you sure you’re on our side ??

      • eljefejeff

        Really? Even though I’m a liberal I’m not allowed to feel screwed by a law which allows a union to hold an unadvertised vote to take $40 from every paycheck in return for no services? I gladly pay taxes because I actually get something out of it, like roads, fire protection, and education. But because we hold differing viewpoints on one of hundreds of political positions, you question what side I’m on? I’ve donated and campaigned for each of the last two democratic candidates for president and donated to the democrats running for senate and congress, more than I’d like to admit. I’ve also donated to moveon and to this site.

        Now if I remember correctly, you called me a fucktard once when I didn’t agree with you. Didn’t appreciate that. You might want to rethink your approach. I don’t even call republicans fucktard even when they act like it. All I’ve seen from your discourse is rudeness and insults. I kinda hope we’re not on the same side.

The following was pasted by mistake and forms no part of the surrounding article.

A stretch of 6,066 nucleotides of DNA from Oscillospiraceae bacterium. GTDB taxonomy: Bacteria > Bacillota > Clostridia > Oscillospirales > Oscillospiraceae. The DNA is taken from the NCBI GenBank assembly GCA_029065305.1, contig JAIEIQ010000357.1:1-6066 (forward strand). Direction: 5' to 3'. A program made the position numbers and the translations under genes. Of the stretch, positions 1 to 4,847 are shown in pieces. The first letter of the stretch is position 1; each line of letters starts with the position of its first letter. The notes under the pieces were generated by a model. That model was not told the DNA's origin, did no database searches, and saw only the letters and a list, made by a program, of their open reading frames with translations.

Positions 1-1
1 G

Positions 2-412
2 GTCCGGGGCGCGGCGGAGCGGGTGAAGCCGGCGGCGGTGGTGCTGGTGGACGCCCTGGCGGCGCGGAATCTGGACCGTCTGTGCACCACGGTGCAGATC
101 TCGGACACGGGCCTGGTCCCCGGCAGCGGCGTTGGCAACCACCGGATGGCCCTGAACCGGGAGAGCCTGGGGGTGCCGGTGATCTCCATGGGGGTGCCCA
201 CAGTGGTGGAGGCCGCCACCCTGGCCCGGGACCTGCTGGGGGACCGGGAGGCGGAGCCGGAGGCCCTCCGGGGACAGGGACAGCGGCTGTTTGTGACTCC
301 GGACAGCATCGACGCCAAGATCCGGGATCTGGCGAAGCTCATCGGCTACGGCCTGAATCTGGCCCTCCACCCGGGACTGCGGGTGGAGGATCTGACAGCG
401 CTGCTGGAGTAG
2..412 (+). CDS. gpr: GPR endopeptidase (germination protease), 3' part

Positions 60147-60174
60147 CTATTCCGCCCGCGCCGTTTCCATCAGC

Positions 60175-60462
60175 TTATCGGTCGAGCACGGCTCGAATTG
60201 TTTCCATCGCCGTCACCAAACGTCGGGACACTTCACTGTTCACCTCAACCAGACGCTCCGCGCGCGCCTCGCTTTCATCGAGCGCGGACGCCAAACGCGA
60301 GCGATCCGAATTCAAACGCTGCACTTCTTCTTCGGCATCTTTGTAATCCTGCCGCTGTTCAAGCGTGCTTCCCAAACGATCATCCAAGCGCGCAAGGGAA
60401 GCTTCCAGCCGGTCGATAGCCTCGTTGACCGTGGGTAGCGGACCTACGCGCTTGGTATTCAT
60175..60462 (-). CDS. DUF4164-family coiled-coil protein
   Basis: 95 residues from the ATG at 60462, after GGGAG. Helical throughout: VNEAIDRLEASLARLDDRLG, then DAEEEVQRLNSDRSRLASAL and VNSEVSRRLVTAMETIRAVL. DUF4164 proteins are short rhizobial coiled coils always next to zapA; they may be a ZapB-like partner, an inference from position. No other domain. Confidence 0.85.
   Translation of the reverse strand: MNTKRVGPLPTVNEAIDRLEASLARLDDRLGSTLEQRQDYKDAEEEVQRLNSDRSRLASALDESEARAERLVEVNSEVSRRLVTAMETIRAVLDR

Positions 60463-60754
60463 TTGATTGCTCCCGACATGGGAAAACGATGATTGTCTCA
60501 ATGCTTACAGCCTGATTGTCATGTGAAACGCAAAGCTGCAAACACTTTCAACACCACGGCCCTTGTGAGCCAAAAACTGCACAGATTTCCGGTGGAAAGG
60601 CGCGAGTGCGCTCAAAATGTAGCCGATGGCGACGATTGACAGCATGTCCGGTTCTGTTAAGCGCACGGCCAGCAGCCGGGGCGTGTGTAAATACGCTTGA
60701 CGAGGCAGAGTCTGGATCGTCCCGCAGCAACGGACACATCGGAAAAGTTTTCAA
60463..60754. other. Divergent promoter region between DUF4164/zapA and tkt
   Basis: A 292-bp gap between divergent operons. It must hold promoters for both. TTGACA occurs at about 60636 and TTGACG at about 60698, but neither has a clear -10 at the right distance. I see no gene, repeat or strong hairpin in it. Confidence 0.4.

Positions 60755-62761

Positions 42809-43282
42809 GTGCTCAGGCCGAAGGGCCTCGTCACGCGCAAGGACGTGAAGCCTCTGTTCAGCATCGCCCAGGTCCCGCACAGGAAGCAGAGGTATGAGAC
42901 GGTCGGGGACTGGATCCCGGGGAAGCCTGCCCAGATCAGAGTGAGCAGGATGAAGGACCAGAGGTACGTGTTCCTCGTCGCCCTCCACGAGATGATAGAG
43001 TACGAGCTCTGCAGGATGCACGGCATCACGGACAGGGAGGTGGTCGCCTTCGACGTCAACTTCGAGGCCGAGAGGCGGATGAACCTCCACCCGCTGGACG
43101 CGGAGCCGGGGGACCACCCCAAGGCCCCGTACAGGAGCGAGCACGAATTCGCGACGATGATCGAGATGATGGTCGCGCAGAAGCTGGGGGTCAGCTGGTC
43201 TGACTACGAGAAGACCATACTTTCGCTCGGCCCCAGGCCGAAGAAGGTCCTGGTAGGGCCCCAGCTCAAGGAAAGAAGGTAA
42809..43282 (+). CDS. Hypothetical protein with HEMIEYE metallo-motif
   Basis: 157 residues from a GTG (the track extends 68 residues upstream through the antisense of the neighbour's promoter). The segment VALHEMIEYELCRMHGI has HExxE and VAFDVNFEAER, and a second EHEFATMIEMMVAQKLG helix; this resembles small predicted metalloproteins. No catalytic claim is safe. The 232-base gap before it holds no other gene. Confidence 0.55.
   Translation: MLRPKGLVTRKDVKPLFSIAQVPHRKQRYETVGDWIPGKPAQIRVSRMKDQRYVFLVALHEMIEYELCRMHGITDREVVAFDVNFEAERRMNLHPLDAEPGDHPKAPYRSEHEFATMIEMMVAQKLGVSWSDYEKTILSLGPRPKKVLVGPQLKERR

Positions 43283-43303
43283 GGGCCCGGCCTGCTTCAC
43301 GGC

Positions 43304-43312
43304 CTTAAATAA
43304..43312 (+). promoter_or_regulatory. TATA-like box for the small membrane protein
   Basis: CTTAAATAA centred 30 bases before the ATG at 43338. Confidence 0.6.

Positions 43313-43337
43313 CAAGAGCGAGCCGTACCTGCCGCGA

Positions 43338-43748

• Robert Scalzi

          Let me recall….. yup I sure did , might again… let me see, 1st it was a defense of ron paul and now Right to work ??? I repeat are you sure your on our side ??

          • eljefejeff

            Excuse me, since when are you the spokesperson for “our side”? I’m not allowed to oppose Mr. Robert Scalzi on anything or else risk name calling?

            I’m through with you sir, except to request that you please tone down the name calling and baseless insinuations, regardless of to whom your talking, but especially toward someone on “your side”.